Imagine being told you could only rent a vehicle if you promised not to eat food while using it.
Or being told you would no longer be able to work out of an office space you lease if you were caught having after-work drinks with colleagues.
Seems ridiculous doesn't it? When you're paying good money for the use of something, you expect to have pretty much the same liberties as the person who owns it.
After all, we're all people right? We're all equal, we all deserve to be treated the same.
Yet, when it comes to renting a home in this country, some landlords believe they can dictate the way a person lives.
In a story on Saturday, a Rotorua grandmother spoke of her fears that her family would be left "homeless for Christmas" after being rejected for rental after rental because they had pets.
The pets in question are a cat and a dog that have been signed off by a doctor as being "essential" for the woman's high-needs grandchildren.
But because of the country's undersupplied rental market, landlords have the pick of multiple applicants and can be as choosy as they wish.
This means they can bypass the family who has pets, the professional couple who cook fragrant ethnic foods or the retiree who enjoys the occasional cigarette.
They can make certain demands about what is and isn't done on their property and if a potential renter can't meet their standard, it doesn't matter because there are dozens more who are desperate for a home and can.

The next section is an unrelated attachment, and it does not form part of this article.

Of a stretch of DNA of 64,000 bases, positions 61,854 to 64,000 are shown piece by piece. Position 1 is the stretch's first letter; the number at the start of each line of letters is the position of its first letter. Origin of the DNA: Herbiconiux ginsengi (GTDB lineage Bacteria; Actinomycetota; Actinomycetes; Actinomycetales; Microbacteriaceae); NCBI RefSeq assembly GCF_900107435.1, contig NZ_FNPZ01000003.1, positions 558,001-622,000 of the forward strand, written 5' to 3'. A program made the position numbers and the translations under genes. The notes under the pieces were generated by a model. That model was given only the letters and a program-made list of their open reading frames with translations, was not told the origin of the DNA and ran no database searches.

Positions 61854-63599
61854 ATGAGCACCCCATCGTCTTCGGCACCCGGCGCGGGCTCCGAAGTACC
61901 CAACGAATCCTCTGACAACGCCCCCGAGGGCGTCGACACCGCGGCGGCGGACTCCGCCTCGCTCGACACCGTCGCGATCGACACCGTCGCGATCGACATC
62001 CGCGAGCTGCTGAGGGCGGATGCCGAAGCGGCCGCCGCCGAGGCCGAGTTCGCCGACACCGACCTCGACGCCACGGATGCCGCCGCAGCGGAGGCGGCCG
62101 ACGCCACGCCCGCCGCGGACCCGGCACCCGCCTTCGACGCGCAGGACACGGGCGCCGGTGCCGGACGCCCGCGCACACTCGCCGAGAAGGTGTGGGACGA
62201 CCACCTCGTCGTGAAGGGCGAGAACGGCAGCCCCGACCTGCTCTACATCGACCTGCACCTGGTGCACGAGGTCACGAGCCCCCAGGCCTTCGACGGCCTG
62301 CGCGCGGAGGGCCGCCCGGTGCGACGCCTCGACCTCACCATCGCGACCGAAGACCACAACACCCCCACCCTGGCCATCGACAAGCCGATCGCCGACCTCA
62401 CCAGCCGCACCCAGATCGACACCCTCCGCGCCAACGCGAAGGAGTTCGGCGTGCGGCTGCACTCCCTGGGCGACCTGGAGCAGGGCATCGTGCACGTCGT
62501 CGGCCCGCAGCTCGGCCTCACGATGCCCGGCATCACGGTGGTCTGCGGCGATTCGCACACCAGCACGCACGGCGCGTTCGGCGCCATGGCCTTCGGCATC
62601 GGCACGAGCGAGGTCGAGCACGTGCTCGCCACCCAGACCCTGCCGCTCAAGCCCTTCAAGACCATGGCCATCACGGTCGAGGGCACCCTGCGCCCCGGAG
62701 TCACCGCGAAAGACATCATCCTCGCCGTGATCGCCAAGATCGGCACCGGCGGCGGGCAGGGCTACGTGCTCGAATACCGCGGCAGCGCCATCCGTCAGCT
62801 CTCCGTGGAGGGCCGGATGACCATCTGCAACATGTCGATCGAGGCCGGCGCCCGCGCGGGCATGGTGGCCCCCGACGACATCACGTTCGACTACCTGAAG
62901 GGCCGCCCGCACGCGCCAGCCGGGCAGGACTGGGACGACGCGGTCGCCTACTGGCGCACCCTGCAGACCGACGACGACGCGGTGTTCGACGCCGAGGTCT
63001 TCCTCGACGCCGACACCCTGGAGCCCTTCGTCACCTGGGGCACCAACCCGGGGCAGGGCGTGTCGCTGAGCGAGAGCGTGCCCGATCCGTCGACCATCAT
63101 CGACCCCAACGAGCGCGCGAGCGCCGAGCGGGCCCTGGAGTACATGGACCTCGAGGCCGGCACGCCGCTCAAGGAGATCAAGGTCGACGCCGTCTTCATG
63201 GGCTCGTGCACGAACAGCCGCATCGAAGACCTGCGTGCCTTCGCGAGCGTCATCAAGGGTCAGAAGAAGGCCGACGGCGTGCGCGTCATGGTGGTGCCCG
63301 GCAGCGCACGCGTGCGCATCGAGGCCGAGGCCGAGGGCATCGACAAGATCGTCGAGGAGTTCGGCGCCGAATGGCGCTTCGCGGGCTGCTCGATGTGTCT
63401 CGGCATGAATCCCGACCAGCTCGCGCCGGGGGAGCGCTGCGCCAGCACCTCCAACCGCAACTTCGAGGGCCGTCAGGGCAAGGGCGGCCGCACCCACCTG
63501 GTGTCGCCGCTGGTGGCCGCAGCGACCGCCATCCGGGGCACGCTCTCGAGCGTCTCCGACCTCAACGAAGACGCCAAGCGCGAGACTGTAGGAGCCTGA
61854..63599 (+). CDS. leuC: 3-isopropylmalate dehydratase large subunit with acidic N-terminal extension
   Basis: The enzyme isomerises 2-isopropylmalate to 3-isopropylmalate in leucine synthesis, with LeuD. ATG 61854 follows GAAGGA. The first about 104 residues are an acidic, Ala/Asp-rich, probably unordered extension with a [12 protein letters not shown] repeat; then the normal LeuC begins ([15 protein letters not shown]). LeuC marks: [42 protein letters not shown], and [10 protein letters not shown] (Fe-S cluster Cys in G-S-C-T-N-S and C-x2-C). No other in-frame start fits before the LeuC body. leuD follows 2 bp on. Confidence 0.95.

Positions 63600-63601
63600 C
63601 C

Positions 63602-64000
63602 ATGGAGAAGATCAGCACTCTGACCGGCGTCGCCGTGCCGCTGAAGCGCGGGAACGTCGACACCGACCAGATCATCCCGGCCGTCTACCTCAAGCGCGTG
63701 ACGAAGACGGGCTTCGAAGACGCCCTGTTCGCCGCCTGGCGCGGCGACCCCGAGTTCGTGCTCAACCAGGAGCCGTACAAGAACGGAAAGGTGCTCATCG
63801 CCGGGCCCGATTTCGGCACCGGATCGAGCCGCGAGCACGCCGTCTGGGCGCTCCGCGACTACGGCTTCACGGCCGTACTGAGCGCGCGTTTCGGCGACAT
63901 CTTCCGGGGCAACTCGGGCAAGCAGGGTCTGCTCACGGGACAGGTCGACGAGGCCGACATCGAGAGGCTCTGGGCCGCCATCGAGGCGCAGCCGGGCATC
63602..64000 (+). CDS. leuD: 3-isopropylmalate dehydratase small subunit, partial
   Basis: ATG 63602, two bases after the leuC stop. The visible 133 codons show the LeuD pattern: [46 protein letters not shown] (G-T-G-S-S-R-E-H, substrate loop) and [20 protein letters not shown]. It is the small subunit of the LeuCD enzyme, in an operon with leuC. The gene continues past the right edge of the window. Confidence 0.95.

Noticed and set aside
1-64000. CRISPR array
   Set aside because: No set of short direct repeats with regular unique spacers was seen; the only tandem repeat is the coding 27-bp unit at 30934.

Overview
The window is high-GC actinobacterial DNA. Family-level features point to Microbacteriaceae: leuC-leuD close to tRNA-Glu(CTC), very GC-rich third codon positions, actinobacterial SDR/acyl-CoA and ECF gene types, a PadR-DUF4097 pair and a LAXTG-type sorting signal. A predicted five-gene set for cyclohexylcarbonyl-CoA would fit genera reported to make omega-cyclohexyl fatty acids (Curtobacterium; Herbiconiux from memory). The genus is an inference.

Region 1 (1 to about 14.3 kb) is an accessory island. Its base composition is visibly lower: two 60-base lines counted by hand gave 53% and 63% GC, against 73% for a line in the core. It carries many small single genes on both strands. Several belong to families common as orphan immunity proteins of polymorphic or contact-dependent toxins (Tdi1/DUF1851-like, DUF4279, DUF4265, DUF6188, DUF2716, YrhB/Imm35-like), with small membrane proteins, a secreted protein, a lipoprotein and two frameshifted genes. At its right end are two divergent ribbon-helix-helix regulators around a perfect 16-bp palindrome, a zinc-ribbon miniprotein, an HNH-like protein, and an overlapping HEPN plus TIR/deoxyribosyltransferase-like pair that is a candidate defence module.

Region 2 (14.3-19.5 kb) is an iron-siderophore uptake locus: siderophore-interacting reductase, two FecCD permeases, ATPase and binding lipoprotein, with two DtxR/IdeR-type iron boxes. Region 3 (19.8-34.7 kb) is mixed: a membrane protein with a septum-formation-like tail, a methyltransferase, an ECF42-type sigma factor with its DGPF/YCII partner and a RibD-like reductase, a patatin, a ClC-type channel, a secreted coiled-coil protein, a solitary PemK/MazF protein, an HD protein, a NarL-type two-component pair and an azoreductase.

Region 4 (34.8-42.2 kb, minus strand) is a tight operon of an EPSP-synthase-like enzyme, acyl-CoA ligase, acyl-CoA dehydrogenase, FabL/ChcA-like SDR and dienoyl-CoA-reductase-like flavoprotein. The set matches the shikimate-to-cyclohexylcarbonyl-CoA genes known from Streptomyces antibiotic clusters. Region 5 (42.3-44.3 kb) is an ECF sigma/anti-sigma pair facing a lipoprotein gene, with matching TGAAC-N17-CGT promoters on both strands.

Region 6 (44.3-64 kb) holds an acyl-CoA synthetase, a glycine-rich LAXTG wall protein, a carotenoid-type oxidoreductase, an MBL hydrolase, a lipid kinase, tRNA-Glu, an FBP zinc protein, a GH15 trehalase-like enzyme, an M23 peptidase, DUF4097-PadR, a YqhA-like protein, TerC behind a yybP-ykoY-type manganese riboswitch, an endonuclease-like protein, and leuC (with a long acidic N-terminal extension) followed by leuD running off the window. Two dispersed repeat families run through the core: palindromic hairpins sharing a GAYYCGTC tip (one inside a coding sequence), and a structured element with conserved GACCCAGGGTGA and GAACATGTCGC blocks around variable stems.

But the reality is these are just ordinary people who are looking for the basic human right of shelter and are being told they only deserve it if they adhere to these arbitrary rules.
We have a dog who is like our second child. He plays outside during the day and sleeps inside at night. When my husband works late, he sleeps on our bed.
We are fortunate to own our own home but should we ever have to rent again, we would be in the same position as the Rotorua grandmother.
It wouldn't matter that we have a flawless rental history, are house proud or always pay our rent on time, our big dog would mean an immediate cross next to our names for most properties.
This attitude is dehumanising. It tells renters they don't deserve certain luxuries because they are paying off somebody else's mortgage instead of their own.
Landlords want to protect their investment, that's understandable. But it's doing far more damage to tar all renters with the same brush because of a few bad experiences.
A social system where something as essential as housing is lorded over people is a broken system.
Cooking a meal from your native country, having a smoke or enjoying the company of a beloved pet are not offences. It's time the rental industry stop treating them like they are.